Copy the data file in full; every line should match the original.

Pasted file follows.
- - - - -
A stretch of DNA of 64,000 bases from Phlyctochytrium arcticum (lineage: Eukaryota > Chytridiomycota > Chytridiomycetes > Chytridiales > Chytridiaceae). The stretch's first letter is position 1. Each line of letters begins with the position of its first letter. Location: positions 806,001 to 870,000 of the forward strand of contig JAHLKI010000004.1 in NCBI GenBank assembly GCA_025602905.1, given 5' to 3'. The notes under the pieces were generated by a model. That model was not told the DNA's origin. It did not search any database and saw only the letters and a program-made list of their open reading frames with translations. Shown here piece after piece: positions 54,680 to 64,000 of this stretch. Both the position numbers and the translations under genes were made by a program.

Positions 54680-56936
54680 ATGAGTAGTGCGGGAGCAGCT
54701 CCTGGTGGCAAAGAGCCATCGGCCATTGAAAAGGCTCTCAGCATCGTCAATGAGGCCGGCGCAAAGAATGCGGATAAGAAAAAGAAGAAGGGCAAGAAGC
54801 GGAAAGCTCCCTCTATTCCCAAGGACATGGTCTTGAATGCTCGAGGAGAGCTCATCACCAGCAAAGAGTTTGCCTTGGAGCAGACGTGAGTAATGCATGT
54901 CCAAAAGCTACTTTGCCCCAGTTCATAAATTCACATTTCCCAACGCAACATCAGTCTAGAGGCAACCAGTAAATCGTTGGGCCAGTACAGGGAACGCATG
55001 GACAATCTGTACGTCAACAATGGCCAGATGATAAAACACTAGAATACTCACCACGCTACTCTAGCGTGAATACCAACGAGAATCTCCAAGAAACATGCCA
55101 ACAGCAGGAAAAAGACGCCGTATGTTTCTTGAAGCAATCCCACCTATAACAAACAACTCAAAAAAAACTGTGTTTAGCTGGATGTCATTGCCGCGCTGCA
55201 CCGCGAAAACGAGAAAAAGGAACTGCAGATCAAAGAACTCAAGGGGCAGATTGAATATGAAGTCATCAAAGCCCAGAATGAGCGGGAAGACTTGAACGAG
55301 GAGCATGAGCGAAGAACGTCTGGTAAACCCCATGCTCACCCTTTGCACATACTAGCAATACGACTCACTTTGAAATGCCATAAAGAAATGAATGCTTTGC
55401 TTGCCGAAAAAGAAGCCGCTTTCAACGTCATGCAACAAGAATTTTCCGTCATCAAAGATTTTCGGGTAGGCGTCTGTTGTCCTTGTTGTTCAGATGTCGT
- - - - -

A stretch of DNA of 64,000 bases from Phlyctochytrium arcticum (lineage: Eukaryota > Chytridiomycota > Chytridiomycetes > Chytridiales > Chytridiaceae). The stretch's first letter is position 1. Each line of letters begins with the position of its first letter. Location: positions 806,001 to 870,000 of the forward strand of contig JAHLKI010000004.1 in NCBI GenBank assembly GCA_025602905.1, given 5' to 3'. The notes under the pieces were generated by a model. That model was not told the DNA's origin. It did not search any database and saw only the letters and a program-made list of their open reading frames with translations. Shown here piece after piece: positions 54,680 to 64,000 of this stretch. Both the position numbers and the translations under genes were made by a program.

Positions 54680-56936
54680 ATGAGTAGTGCGGGAGCAGCT
54701 CCTGGTGGCAAAGAGCCATCGGCCATTGAAAAGGCTCTCAGCATCGTCAATGAGGCCGGCGCAAAGAATGCGGATAAGAAAAAGAAGAAGGGCAAGAAGC
54801 GGAAAGCTCCCTCTATTCCCAAGGACATGGTCTTGAATGCTCGAGGAGAGCTCATCACCAGCAAAGAGTTTGCCTTGGAGCAGACGTGAGTAATGCATGT
54901 CCAAAAGCTACTTTGCCCCAGTTCATAAATTCACATTTCCCAACGCAACATCAGTCTAGAGGCAACCAGTAAATCGTTGGGCCAGTACAGGGAACGCATG
55001 GACAATCTGTACGTCAACAATGGCCAGATGATAAAACACTAGAATACTCACCACGCTACTCTAGCGTGAATACCAACGAGAATCTCCAAGAAACATGCCA
55101 ACAGCAGGAAAAAGACGCCGTATGTTTCTTGAAGCAATCCCACCTATAACAAACAACTCAAAAAAAACTGTGTTTAGCTGGATGTCATTGCCGCGCTGCA
55201 CCGCGAAAACGAGAAAAAGGAACTGCAGATCAAAGAACTCAAGGGGCAGATTGAATATGAAGTCATCAAAGCCCAGAATGAGCGGGAAGACTTGAACGAG
55301 GAGCATGAGCGAAGAACGTCTGGTAAACCCCATGCTCACCCTTTGCACATACTAGCAATACGACTCACTTTGAAATGCCATAAAGAAATGAATGCTTTGC
55401 TTGCCGAAAAAGAAGCCGCTTTCAACGTCATGCAACAAGAATTTTCCGTCATCAAAGATTTTCGGGTAGGCGTCTGTTGTCCTTGTTGTTCAGATGTCGT